The pulk is likely the most unique piece of gear since it's somewhat specialized. Millions of people XC ski in the US, but relatively few do any significant backcountry touring. Finding a commercial pulk is somewhat difficult and even those who manufacture them may only do so on an intermittent basis. There are a few out there as well as several excellent resources on the web to adapt a commercial plastic sled into a dedicated ski pulk. My first pulk was an adapted Paris freight sled and it gave excellent service and my current model is a Northern Sled Works ski pulk made from heavy duty HDPE.  As a word of advice- if you make your own, consider carefully the poles that you'll use to pull the pulk. They must be rigid enough to stop the sled and prevent it from running into your legs from behind and they must be flexible enough to not injure you when you inevitably fall onto them. As another consideration, the pole material must be flexible at cold temperatures- fiberglass and HDPE have much to recommend.

That is the basics of the equipment you'll need- nothing fancy but durable should be a consideration since having something fall apart several miles in the backcountry with a couple of hundred pounds of venison wouldn't be the start of what should be a good day. Even though it may seem like a lot of gear- it isn't. With minimal care, a set of XC skis will last decades so think of it as an investment rather than something you can upgrade next season. My frequent hunting partner uses a set of skis he purchased about the time I was born and they've suffered wear better than I have. A top quality set of new equipment costs about $500 and spread over 30 years doesn't look like a bad deal at all. If you're feeling the pinch financially, used gear- given it's durability and wide availability as well as the enthusiast's knack for constantly upgrading functional equipment- is widely available. There are likely three pairs of skis in America for every XC skier so finding them won't be an issue- your bigger challenge will be finding appropriate backcountry gear but it is out there. You may have to haunt used sporting goods stores for a few months but you can likely assemble a usable set-up for less than $100.

You can move quite a load in that type of setup- I've hauled 125 pounds on my pulk without any issues and more weight wouldn't have been particularly detrimental. Do be careful and realize that downhill will be worse if the load starts to push you, particularly when that downhill trail goes around a corner. I know from experience...scars to prove it. It takes a bit of practice, but hauling loads on the pulk is far more efficient than on a backpack in summer conditions and many places that would be a day long slog over spongy tundra in summer are but an hour's ski during winter months.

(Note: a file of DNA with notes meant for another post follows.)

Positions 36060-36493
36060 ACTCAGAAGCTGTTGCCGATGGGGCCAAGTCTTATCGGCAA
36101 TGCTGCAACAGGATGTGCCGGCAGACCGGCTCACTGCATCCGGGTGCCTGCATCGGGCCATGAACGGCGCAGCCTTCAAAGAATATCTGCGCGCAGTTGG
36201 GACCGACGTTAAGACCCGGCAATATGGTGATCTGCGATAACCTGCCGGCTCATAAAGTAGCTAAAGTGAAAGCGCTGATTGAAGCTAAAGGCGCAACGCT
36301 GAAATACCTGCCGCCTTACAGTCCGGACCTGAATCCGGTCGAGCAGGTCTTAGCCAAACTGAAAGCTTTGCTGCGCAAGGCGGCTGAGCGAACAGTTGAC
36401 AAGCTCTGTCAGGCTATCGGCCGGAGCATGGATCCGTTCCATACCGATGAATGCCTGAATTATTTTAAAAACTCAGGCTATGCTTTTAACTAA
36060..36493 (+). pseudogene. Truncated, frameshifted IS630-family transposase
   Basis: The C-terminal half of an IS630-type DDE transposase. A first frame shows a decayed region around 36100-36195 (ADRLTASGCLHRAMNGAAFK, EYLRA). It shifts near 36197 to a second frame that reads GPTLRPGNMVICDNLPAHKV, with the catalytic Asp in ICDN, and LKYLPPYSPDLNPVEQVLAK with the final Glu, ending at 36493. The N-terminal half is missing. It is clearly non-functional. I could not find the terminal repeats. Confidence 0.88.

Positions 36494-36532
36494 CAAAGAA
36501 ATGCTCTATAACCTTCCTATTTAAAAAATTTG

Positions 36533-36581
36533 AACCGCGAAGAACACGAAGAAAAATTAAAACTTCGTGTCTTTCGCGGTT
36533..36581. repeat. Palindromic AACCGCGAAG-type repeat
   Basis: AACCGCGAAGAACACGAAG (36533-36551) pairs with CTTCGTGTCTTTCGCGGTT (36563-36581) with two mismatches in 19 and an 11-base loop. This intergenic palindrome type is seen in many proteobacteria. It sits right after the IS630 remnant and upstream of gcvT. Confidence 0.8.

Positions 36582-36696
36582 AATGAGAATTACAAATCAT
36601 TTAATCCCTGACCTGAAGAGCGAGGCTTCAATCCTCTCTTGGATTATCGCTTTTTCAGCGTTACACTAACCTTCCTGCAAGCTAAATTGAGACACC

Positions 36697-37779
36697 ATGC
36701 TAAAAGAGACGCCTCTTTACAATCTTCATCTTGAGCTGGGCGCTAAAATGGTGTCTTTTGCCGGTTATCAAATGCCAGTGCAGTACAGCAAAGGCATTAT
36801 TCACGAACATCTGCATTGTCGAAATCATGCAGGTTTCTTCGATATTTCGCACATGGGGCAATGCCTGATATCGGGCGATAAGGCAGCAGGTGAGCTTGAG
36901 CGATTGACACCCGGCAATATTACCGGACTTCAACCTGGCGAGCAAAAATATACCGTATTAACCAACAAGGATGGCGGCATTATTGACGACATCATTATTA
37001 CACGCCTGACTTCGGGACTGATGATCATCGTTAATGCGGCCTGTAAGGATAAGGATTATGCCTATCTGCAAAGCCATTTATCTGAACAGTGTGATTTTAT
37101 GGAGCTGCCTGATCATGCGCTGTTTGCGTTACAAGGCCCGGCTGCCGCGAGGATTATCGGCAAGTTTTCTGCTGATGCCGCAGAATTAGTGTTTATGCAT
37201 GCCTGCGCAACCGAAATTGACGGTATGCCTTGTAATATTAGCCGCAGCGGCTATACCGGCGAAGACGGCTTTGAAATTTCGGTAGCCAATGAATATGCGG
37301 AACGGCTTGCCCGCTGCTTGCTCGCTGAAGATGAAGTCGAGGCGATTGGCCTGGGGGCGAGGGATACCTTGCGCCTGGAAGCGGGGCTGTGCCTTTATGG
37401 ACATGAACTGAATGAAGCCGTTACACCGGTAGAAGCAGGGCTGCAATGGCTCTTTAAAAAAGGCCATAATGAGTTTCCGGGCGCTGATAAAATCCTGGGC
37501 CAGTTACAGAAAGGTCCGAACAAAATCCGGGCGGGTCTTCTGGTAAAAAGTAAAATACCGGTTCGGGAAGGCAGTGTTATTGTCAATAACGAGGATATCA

The rest of the techniques are pretty standard for anyone experienced with cold weather hunting. I've actually found I enjoy hunting on skis because the amount of equipment I can carry on the pulk is much greater and more comfortable than I can carry on my back. While a caribou may take 2, 3 or even 4 loads to haul out in a backpack- even the biggest bull can be broken down and hauled out in a single load on the pulk in all but the steepest terrain. As a consideration, a carbine type rifle was born for this type of hunting. A full size rifle is a real pain to carry slung and use with ski poles but the short barreled carbine rides nicely and, unless you're a very small framed person, will be tucked behind your back and out of the way. My Steyr Scout performs admirably in this function but any light carbine with a short barrel will work as well. With a standard length rifle I have no choice but to leave it in the sled.

So there you go- the basics of hunting from cross country ski equipment. For those with appropriate snow cover during hunting season I believe you'll find the speed and silence the skis afford as well as the load hauling capability are a real asset to the cold country hunter. Good luck!
 Here is a clip form my GoPro Hero2 during a recent ski action but it gives you an idea of the speed and silence skis are capable of.